Chocolate chocolate chip spice cake
I had a dream last night that the boys were flying small airplanes. (Must have been because we watched Gamera!) I think they dropped fruit from their airplanes, or maybe fruit-flavored candy (it is Halloween, after all!) And in the cockpit of each was a flashing light which said, “CONFORM.” I think my understanding in the dream was that this meant that the planes conformed to safety standards–always a good thing. Of course it read as a message to my boys as well, those glowing yellow lights. CONFORM! David was saying just the other day that Malcolm must be trying to figure out if he’s normal, and just what normal is. He’s at that age. His teachers say “Malcolm’s like this,” and his friends say “Malcolm’s like that,” and surely Malcolm must know best of all what Malcolm is like, but it’s not always that simple, is it? And how do you say, “Yes, you’re perfectly normal, you’re just like everybody else?” And at the same time say, “Normal is not all that it’s talked up to be.” I have watched him with his friends and classmates, and he’s an eleven-year-old boy like any other. They’re all loopy. You want them to be just like everybody else in the ways that make life easy, but good grief do I love all the ways that they are just like themselves and nobody else in the world. For Halloween they’re a wizard motorcycle captain and a devil boat captain. When they walk up to a door and somebody says, “And what are you, son?” They don’t say, “A pirate!” and run off the porch. They need to pull up a chair and say, “Well, it all started many years ago. You see, I was a normal boat captain once…” They’re characters! They have a story! They have a history. And normal children might worry about their house being burgled, but for Isaac it’s not impossible that a burglar will come to our house wearing squirrel-smelling perfume, and all the humans in the house will think, “Oh it’s just a squirrel in our bedroom,” (because that happens all the time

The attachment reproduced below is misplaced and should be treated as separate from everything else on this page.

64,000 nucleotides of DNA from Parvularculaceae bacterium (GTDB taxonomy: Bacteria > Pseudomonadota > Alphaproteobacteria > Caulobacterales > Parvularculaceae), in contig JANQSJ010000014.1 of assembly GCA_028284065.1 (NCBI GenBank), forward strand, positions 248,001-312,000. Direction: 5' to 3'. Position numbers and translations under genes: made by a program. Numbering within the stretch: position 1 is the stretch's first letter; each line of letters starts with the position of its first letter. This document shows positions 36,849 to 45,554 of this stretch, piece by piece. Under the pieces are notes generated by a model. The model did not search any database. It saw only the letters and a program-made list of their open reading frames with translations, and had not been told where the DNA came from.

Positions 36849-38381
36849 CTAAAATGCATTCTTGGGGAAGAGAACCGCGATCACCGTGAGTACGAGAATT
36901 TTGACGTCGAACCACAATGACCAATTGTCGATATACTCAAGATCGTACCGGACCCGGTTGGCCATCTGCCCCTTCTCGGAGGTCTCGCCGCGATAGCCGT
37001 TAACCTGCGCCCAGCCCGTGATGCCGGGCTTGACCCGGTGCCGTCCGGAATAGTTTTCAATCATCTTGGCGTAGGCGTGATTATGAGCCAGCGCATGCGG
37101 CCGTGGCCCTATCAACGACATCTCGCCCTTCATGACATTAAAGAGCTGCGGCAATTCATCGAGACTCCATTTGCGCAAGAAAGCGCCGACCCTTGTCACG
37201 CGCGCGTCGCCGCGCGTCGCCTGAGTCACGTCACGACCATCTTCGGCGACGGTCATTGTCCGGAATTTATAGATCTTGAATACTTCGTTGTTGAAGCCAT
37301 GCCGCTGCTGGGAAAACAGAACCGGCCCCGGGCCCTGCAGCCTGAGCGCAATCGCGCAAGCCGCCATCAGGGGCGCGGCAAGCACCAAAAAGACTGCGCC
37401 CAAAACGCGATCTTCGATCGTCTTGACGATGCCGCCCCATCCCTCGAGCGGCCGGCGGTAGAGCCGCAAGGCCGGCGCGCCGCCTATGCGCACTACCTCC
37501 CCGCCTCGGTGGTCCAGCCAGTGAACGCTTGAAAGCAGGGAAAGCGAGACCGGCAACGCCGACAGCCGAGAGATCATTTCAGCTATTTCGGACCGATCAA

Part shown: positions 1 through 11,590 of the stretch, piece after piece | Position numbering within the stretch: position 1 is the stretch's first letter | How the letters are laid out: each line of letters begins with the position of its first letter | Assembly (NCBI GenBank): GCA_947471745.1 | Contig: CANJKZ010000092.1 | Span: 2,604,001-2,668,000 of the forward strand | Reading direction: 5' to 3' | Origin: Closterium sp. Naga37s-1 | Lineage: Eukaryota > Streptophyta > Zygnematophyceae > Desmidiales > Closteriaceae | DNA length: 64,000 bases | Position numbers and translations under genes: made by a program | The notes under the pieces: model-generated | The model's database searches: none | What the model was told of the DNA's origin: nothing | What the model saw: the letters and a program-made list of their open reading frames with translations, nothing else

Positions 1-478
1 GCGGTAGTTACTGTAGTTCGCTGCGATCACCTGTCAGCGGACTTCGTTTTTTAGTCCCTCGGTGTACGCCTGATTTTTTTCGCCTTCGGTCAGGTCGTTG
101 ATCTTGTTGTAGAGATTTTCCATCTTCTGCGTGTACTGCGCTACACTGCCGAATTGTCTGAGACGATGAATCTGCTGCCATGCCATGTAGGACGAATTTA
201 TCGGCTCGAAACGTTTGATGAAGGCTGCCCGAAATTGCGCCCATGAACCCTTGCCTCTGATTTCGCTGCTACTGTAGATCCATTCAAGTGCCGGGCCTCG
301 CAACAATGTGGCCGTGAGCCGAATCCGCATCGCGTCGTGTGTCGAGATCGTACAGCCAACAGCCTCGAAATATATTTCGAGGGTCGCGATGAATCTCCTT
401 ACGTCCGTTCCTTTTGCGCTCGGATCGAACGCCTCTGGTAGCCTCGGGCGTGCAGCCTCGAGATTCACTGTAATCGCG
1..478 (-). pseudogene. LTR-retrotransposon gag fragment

) but Clio will say, “Wait a minute…” I cleaned up their room yesterday and I unearthed such a treasure of funny stories they started, and creatures they invented, perfectly normal games they combined to make way better games, odd contraptions they’ve devised of broken toys and electrical tape. They’re geniuses, I tell you! Mad geniuses! So maybe being normal means just pretending to be like everyone else, but if everybody is pretending to be like everybody else, and everybody is actually a little crazy, where does that leave us? I told Malcolm that maybe getting by in school, in this day of standardized tests, means just trying to figure out the rules, like it’s a game. And he said, “That’s easy, it’s just one button to press, over and over.” I suppose like all things it’s a balance. And we’re all in it together, we’re all holding up this fragile thing we’ve created, this semblance of sanity and normalcy, made from fragile wires and papers, but buoyed by the fire of our creativity and imagination. You need to learn to walk the line, but if you spend too much time in the middle of the road, you’ll get run over.
I love molasses. It’s such an odd, old-fashioned flavor. It tastes like autumn to me. I decided to combine it with very dark cocoa powder and sweet spices to make a cake. And of course I added chocolate chips because everything is better with chocolate chips. Yes, Malcolm told me last week that I make to many cakes, but he wasn’t complaining about this one, because he loves it. He says it’s like spicy brownies.
Here’s Johnny Cash with I Walk the Line.
1 stick unsalted butter, softened (1/2 cup)
1/3 cup molasses
3/4 cup brown sugar
1 t vanilla
1 cup flour
1/3 cup very dark cocoa powder
1 t baking powder
1/2 t salt
1 t cinnamon
1/2 t ginger
pinch each nutmeg and allspice
freshly grated black pepper
1 cup bittersweet chocolate chips, plus 1/4 cup
Preheat the oven to 350 and lightly grease and flour a cake pan.
In a large bowl, cream the butter till fluffy. Beat in the molasses, sugar, vanilla, and then the eggs, one at a time. Add all of the dry ingredients and beat thoroughly, and then stir in the chocolate chips.
Pour the batter into the prepared pan, and cook for 25 to 30 minutes, until it bounces back when you press it lightly and it’s pulling away from the pan. Turn off the oven and scatter the 1/4 cup of chocolate chips over the top. Put the cake back in the oven for a minute or tow, and when the chips melt, spread them with a flat knife.
Let cool and serve.